Fire and grazing effects on wind erosion, soil water content, and soil temperature
Document Type: Journal Article
Author(s): Lance T. Vermeire; David B. Wester; Robert B. Mitchell; Samuel D. Fuhlendorf
Publication Year: 2005

Cataloging Information

  • Ambrosia psilostachya
  • Andropogon hallii
  • Artemisia filifolia
  • Bouteloua curtipendula
  • Bouteloua gracilis
  • burning intervals
  • cover
  • distribution
  • Eragrostis trichodes
  • erosion
  • evapotranspiration
  • fire
  • fire exclusion
  • fire frequency
  • fire management
  • fire size
  • grassland
  • grazing
  • Great Plains
  • Juniperus virginiana
  • livestock
  • mosaic
  • nutrient cycling
  • Oklahoma
  • patch burn grazing
  • plant growth
  • post-fire recovery
  • prairie
  • Prosopis glandulosa
  • Prunus angustifolia
  • Quercus havardii
  • range management
  • rangelands
  • Rhus aromatica
  • sampling
  • sand sagebrush
  • Schizachyrium scoparium
  • season of fire
  • sedimentation
  • soil management
  • soil moisture
  • soil temperature
  • soil water content
  • soils
  • statistical analysis
  • temperature
  • water
  • water repellent soils
  • wildfires
  • wind
  • wind erosion
Record Maintained By:
Record Last Modified: June 1, 2018
FRAMES Record Number: 18058
Tall Timbers Record Number: 18847
TTRS Location Status: In-file
TTRS Call Number: Fire File
TTRS Abstract Status: Okay, Fair use, Reproduced by permission

This bibliographic record was either created or modified by the Tall Timbers Research Station and Land Conservancy and is provided without charge to promote research and education in Fire Ecology. The E.V. Komarek Fire Ecology Database is the intellectual property of the Tall Timbers Research Station and Land Conservancy.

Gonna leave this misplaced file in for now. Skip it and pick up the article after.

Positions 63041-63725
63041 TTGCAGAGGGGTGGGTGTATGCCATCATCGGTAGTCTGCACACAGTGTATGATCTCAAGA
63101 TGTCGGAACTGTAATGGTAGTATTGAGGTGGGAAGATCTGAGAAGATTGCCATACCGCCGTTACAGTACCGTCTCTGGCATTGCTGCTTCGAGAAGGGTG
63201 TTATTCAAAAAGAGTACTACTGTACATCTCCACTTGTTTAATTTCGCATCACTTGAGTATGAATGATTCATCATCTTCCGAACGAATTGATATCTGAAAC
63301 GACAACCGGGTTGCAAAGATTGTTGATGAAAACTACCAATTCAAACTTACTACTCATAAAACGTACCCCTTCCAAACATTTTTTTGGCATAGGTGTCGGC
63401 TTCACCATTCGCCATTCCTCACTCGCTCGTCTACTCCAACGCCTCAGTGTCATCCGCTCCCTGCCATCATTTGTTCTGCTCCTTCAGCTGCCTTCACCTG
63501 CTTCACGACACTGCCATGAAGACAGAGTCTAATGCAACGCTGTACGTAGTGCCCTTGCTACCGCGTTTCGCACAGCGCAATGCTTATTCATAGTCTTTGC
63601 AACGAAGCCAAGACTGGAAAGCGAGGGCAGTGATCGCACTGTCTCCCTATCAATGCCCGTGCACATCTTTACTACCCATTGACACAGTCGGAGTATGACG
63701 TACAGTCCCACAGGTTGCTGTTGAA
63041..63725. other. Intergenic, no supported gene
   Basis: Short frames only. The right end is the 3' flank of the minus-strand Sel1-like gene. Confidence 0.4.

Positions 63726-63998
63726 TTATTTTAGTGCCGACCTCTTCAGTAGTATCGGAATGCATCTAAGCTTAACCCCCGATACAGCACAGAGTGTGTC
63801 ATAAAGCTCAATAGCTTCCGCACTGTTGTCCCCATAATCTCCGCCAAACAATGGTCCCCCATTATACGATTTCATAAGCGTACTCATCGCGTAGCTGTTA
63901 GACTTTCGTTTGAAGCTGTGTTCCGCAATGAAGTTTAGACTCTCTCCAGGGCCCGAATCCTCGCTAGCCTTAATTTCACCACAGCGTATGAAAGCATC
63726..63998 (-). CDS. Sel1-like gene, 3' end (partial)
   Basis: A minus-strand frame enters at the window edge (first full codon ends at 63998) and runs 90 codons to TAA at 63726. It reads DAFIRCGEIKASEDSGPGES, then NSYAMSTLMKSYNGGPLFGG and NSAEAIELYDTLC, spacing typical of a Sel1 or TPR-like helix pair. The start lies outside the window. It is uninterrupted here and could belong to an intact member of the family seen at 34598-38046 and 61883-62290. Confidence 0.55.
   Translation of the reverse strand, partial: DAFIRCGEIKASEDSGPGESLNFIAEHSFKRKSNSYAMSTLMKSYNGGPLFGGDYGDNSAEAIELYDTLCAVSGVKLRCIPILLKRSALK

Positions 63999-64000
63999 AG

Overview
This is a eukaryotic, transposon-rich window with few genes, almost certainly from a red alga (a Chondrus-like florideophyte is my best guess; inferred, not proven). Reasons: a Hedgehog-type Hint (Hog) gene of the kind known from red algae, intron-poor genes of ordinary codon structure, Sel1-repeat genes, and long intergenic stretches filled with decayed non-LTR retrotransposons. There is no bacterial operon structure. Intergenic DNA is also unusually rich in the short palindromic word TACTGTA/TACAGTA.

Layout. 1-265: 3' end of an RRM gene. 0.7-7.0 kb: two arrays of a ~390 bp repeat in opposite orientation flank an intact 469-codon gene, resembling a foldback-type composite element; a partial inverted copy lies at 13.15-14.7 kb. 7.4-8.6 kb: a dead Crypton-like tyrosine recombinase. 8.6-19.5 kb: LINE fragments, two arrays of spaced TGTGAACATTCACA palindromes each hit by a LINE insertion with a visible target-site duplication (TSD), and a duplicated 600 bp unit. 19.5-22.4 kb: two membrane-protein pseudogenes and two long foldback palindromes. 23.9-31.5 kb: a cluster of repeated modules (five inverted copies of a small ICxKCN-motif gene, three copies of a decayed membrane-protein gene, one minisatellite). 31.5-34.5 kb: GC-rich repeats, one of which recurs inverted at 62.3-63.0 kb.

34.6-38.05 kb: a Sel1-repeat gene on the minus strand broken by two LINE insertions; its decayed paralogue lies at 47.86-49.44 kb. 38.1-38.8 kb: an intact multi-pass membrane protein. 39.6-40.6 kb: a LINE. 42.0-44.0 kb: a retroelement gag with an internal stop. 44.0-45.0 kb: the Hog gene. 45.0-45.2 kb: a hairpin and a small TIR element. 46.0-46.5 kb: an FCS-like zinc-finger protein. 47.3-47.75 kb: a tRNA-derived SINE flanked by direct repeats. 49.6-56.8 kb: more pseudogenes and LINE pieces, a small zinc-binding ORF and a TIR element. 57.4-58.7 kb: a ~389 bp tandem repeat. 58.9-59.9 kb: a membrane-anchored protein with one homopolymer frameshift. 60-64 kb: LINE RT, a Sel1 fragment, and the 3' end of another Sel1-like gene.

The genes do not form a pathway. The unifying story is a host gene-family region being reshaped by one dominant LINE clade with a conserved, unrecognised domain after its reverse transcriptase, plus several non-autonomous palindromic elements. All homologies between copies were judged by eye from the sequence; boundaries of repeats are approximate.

Selective grazing of burned patches can be intense if animal distribution is not controlled and may compound the independent effects of fire and grazing on soil characteristics. Our objectives were to quantify the effects of patch burning and grazing on wind erosion, soil water content, and soil temperature in sand sagebrush (Artemisia filifolia Torr.) mixed prairie. We selected 24, 4-ha plots near Woodward, OK. Four plots were burned during autumn (mid-November) and four during spring (mid-April), and four served as nonburned controls for each of two years. Cattle were given unrestricted access (April-September) to burned patches (<2% of pastures) and utilization was about 78%. Wind erosion, soil water content, and soil temperature were measured monthly. Wind erosion varied by burn, year, and sampling height. Wind erosion was about 2 to 48 times greater on autumn-burned plots than nonburned plots during the dormant period (December-April). Growing-season (April-August) erosion was greatest during spring. Erosion of spring-burned sites was double that of nonburned sites both years. Growing-season erosion from autumn-burned sites was similar to nonburned sites except for one year with a dry April-May. Soil water content was unaffected by patch burn treatments. Soils of burned plots were 1 to 3°C warmer than those of nonburned plots, based on mid-day measurements. Lower water holding and deep percolation capacity of sandy soils probably moderated effects on soil water content and soil temperature. Despite poor growing conditions following fire and heavy selective grazing of burned patches, no blowouts or drifts were observed.

Online Link(s):
Vermeire, L. T., D. B. Wester, R. B. Mitchell, and S. D. Fuhlendorf. 2005. Fire and grazing effects on wind erosion, soil water content, and soil temperature. Journal of Environmental Quality 34(5):1559-1565.